Aircraft sales are brisk half-way through the second Quarter of this year, so we asked Jay Mesinger, CEO of Mesinger Jet Sales, to join us again for another market update. Topics covered include:
Jay Mesinger is the CEO and Founder of Mesinger Jet Sales, an international aircraft brokerage firm, with over 47 years of experience in the aviation industry. Mesinger Jet Sales has modernized the formula for buying and selling aircraft providing their clients with the best market intelligence for aircraft sales pricing and correct acquisition expectations leading to successful transactions.
Jay is an industry leader and figurehead. He was a Member of the Board of the National Business Aviation Association (NBAA), and the Chairman of the Associate Member Advisory Council (AMAC). He was the first aircraft broker to serve on the NBAA board and served on the AMAC committee for 10 years ending in October, 2013. Jay has also been on the Customer Advisory Boards of Jet Aviation, Airbus North America and Duncan Aviation. Jay is and has been a member of Gulfstream’s “Key Player” team and Bombardier’s “Influencer” group since their respective inceptions. Jay is also a member of the European Business Aviation Association (EBAA) and the Colorado Aviation Business Association (CABA). And, Jay serves on the Board of Directors of The Morris Animal Foundation.
In addition, Jay regularly speaks at industry gatherings, writes the monthly Mesinger Pulse newsletter, and started the very first aviation brokerage website over 25 years ago.
Mesinger Jet Sales has modernized the formula for buying and selling aircraft providing our clients with the best market intelligence for aircraft sales pricing and correct acquisition expectations leading to successful transactions. Transparency, a hands-on process, forward-thinking intelligence and analysis, technical support throughout the transaction and an unwavering commitment to protecting our clients’ best interests are just some of the things that set us apart and all part of what leads to our success for our clients.
Tony Kioussis (00:33):
Welcome to another Asset Insight podcast, covering the aircraft ownership life cycle. I am Tony Kioussis, President of Asset Insight and your host.
Tony Kioussis (00:42):
Aircraft sales have been brisk halfway through the second quarter of this year. So we asked Jay Mesinger, CEO of Mesinger Jet Sales, to join us again for another market update. Welcome back, Jay. And based on the way we measure it, overall demand was just as strong during Q1 as it was during Q4. What did you experience during Q1, and what are you seeing in the current market?
Jay Mesinger (01:06):
Someone asked me today if I thought things were slowing up. And the truth is, yes and no. Activity is not slowing up. People coming to us and asking us to enter into acquisition agreements, very brisk, very robust. But what’s slowing up is the time to find an airplane, which means then that we have fewer transactions going in the first quarter and second quarter than we had in the fourth quarter when there was more inventory. So the sheer lack of inventory is causing the new, most popular vocabulary word that I’m teaching and getting my clients to understand and that’s patience.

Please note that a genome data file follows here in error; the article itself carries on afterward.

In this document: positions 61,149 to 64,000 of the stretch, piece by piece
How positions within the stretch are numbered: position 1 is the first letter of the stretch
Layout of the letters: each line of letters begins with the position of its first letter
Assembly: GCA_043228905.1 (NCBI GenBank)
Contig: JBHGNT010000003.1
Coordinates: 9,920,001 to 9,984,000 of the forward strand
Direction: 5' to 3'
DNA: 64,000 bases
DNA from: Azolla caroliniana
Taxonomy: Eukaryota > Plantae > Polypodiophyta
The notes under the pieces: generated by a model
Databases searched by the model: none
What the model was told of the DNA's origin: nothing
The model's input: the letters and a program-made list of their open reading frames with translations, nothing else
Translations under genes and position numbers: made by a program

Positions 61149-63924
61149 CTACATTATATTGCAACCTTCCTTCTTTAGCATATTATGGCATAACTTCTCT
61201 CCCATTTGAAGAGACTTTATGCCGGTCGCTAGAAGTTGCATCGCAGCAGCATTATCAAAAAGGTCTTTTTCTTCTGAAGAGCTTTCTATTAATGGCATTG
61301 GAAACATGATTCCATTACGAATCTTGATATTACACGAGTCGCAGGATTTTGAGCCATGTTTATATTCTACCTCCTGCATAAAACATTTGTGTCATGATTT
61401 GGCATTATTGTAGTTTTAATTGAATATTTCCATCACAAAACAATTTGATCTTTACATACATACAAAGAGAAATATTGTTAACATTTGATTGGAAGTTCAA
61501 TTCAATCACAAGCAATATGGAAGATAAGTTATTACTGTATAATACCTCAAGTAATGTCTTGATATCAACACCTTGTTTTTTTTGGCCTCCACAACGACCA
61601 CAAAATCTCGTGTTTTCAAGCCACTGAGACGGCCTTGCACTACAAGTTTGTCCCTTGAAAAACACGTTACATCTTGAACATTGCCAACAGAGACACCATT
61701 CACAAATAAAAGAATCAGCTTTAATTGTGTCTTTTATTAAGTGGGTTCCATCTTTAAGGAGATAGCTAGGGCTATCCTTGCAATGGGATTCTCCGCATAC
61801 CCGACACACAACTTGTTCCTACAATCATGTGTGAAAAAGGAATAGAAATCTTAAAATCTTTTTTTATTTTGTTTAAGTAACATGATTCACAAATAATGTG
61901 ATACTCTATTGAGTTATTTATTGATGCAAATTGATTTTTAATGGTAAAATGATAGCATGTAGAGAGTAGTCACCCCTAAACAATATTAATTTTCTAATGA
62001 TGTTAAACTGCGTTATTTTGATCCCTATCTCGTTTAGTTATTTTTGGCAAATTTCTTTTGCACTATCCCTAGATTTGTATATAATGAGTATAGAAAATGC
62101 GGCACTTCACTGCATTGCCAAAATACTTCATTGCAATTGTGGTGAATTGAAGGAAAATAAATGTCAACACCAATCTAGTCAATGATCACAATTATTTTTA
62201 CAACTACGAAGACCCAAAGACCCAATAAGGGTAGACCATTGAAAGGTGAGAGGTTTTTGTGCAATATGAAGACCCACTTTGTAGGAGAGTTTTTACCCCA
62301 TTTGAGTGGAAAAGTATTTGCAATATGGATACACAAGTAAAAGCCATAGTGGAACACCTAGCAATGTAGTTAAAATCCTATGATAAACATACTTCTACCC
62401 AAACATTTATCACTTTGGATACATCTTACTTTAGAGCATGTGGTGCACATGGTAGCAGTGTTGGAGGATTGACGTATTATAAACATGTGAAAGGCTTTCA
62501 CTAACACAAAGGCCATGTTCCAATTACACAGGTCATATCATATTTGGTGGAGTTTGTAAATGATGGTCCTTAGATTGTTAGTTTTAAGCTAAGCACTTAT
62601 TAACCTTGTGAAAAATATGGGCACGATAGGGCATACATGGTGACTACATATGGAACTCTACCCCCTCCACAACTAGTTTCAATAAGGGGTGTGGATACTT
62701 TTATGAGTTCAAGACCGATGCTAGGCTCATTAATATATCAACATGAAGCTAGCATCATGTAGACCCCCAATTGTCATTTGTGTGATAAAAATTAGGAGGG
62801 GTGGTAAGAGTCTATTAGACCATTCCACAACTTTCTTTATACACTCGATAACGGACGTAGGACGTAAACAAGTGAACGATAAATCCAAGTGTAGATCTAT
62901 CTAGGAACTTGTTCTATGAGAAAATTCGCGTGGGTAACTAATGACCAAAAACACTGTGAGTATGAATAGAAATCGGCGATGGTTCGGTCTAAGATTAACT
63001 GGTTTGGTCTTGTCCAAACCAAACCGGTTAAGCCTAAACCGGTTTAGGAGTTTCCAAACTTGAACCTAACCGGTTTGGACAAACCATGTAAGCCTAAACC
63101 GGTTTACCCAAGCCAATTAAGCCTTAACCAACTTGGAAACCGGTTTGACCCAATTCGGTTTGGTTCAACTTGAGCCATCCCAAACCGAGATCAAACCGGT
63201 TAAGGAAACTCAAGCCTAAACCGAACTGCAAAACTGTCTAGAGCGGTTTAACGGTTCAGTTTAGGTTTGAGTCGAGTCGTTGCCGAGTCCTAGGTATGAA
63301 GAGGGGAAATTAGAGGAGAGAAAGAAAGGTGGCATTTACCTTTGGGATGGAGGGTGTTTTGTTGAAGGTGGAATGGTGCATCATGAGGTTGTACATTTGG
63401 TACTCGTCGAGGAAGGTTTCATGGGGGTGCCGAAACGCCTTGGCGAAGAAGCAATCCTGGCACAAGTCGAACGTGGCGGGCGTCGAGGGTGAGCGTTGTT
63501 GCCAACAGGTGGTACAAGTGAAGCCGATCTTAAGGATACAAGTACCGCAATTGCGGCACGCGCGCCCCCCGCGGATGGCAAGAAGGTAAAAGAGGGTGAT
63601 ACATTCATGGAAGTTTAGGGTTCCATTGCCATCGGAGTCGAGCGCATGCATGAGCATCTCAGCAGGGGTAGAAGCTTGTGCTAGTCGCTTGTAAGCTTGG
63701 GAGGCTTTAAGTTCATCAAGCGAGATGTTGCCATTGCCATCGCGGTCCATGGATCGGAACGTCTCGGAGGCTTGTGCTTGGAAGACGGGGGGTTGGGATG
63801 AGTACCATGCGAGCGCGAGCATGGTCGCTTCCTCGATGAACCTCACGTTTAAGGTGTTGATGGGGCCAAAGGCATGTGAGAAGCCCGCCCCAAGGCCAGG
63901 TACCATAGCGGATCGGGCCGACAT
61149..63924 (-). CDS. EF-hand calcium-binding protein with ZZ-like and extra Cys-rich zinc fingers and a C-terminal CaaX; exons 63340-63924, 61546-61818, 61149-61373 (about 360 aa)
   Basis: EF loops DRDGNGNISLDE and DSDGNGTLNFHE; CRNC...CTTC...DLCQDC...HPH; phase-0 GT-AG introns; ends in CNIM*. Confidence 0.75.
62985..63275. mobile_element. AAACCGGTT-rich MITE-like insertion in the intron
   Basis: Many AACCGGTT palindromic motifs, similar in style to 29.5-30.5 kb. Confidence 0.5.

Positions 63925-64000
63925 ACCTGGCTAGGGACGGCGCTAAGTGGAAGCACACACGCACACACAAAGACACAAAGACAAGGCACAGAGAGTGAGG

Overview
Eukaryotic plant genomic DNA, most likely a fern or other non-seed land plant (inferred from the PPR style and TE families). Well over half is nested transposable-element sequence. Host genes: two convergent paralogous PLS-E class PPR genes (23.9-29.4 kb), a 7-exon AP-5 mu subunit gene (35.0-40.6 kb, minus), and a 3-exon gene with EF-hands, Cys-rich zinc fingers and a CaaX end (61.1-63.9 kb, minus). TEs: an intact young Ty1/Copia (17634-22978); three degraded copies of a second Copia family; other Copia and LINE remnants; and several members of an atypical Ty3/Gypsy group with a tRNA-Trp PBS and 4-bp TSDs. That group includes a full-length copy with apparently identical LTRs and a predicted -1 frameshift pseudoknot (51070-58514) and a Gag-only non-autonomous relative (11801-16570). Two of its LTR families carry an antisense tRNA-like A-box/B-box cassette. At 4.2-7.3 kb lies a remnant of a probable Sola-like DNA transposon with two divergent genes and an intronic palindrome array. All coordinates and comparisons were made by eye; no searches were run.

Jay Mesinger (01:54):
So it’s brisk, yet the time to get a transaction complete is slower simply because of the length of time it takes to find equipment. It’s not unusual. I might get lucky and find a piece of equipment on day one. In fact, this week we put a Lear 45 on the market and got an acceptable offer on the very first day because there are people waiting. So patience is a key word, but being prepared to move immediately is the other half of that sentence.
Tony Kioussis (02:26):
Based on what we saw in the first quarter, light jets appeared to be selling well, but ask prices were down. In fact, the light jet market… Well, the aircraft that we track in the light jet market posted an all time low figure in April, relative to ask prices. What are you seeing with prices across the spectrum?
Jay Mesinger (02:47):
Well, it’s a funny thing. And I just described the scenario to you with respect to supply that would make you believe that demand against supply is higher. And in a normal economic environment, that would make prices go up. But that’s not the case with equipment like an airplane, where every day, every hour they get older. They get higher time. What I’m seeing is that in some segments, the residual loss rate may be slowing a bit. And that’s a positive thing.
Jay Mesinger (03:16):
Some of the reporting books are saying for the last several quarters in certain categories of airplanes, the prices have been flat. And I wrote an article a few years ago that flat is up in some sense. Yes, I am still seeing prices actually, in most cases, being soft and paying less for the next one than I did for the last one. Now that’s not a bad thing. That’s just the normal course of equipment in a marketplace. But I do see a very positive, healthy balance in our industry right now, and that is that balance between supply and demand. It’s keeping prices from going up and also help stabilizing them from going down at any kind of a fast clip.